Only a few fragments of his works have been preserved. Eusebius (H. E. iv. 27) gives the following list of those which had fallen into his hands; and his list is repeated by St. Jerome ( de Vir. Ill. c. 26) and Nicephorus ( H. E. iv. 11). (1) An apology addressed to Marcus Aurelius, probably written after A.D. 174, since it is likely that it contained the reference to the miracle of the Thundering Legion elsewhere quoted by Eusebius from Apolinaris ( H. E. v. 5). (2) Five books πρὸς Ἕλληνας , written according to Nicephorus in the form of a dialogue. (3) Two books περὶ ἀληθείας . (4) Two books πρὸς Ἰουδαίους : these are not mentioned by St. Jerome, and the reference to them is absent from some copies of Eusebius. (5) Writings against the Phrygian heresy, published when Montanus was first propounding his heresy; i.e. according to the Chronicon of Eusebius, c. 172. These writings, which were probably in the form of letters, are appealed to by Serapion, bp. of Antioch (Eus. H. E. v. 19); and Eusebius elsewhere (v. 16) describes Apolinaris as raised up as a strong and irresistible weapon against Montanism. The situation of his see sufficiently accounts for the prominent part taken by Apolinaris in this controversy. We are told indeed by an anonymous writer who probably wrote at the end of the 9th cent. (Auctor, Libelli Synodici apud Labbe et Cossart, i. 599) that Apolinaris on this occasion assembled twenty-six other bishops in council, and excommunicated Montanus and Maximilla, as well as the shoemaker Theodotus. Besides the works mentioned by Eusebius, who does not give his list as a complete one, Theodoret ( Haer. Fab. ii. 21) mentions (6) that Apolinaris wrote against the Encratites of the school of Severus ( πρὸς τοὺς Σεουηριανοὺς Ἐγκρατίτας ). (7) Photius (Cod. 14) mentions having read Apolinaris's work πρὸς Ἐλληνας καὶ περὶ ἀληθείας καὶ περὶ εὐσεβείας . (8) In the preface to the Alexandrian Chronicle a work περὶ τοῦ πάσχα is attributed to Apolinaris, from which two extracts are furnished which have given rise to much controversy; the main point being whether (if the fragments are genuine) Apolinaris wrote on the side of the practice of the Roman church, or on that of the Quartodecimans of Asia Minor. In support of the former view is urged the similarity of the language of these fragments with that of Clement of Alexandria and of Hippolytus, who advocated the Western practice; and also the fact that Apolinaris is not claimed as a Quartodeciman by Polycrates, bp. of Ephesus, in his letter to Victor of Rome. On the other side it is urged that Apolinaris speaks of his antagonists as "some who raise contention through ignorance," language which would rather convey the impression that Apolinaris was writing against the opinions of some small sect than that he was combating the belief of the whole church of Asia Minor to which he belonged; and it is further urged that if Apolinaris had been the first to defend in the East the practice which ultimately prevailed, it is incredible that neither Eusebius nor any early writer mentions this early champion of the Catholic practice. Socrates the historian ( H. E. iii. 7) names Apolinaris, together with Irenaeus, Clement, and Serapion, as holding the doctrine that our Lord when He became man had a human soul ( ἔμψυχον τὸν ἐνανθρωπήσαντα ).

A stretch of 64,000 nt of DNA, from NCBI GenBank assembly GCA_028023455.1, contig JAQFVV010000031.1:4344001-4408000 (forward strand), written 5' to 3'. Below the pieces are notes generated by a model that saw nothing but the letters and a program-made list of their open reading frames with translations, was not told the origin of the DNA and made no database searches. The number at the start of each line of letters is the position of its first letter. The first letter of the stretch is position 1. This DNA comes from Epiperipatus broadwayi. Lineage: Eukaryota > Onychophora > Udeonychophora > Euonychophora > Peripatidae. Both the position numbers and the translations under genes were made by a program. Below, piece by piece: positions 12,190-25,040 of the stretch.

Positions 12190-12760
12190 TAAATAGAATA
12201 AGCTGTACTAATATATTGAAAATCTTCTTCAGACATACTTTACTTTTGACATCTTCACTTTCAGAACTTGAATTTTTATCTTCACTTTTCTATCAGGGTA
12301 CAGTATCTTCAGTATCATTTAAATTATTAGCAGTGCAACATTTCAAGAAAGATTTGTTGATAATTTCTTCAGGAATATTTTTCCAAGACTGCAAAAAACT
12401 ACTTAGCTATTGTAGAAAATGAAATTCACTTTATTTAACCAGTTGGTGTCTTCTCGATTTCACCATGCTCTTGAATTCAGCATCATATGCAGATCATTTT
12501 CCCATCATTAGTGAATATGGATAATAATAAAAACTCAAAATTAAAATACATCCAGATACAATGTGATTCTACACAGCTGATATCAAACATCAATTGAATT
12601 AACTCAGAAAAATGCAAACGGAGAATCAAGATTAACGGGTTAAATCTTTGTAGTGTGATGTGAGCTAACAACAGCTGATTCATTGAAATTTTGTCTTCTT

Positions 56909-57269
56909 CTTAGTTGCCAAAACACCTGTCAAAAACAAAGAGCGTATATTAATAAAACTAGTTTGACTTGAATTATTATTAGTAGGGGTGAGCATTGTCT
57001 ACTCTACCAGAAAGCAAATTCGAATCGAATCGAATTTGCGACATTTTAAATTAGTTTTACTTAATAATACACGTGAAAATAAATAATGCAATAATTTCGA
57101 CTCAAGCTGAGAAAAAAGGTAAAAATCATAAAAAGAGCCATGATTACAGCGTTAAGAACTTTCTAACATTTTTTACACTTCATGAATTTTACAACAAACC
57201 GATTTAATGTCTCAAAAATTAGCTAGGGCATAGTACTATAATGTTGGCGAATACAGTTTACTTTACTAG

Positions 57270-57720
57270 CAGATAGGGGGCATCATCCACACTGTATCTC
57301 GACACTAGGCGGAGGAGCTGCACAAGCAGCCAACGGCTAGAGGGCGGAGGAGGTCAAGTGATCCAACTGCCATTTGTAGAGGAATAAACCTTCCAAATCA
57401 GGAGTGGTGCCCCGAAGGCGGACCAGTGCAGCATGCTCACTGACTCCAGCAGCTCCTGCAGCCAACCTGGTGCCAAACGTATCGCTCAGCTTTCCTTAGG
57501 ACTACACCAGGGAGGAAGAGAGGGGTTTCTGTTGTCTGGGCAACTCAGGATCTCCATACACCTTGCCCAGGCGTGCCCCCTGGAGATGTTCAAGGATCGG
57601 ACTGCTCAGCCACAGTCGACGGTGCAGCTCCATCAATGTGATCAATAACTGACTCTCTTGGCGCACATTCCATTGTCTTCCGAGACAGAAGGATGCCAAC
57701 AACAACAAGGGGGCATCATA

Apolinaris had been set down as a Chiliast on St. Jerome's authority (de Vir. Ill. c. 18), but Routh ( Rel. Sac. i. 174) has given good reason for thinking that the Apollinaris intended is the younger Apollinaris, of Laodicea; since Jerome speaks of Irenaeus and Apollinaris as the first and the last of the Greek Millenarians (lib. xi. Comm. in Ezech. c. 36, iii. 952), and also states that Apollinaris answered Dionysius of Alexandria ( Prooem. in lib. xviii. Comm. Esaiae iii. 478).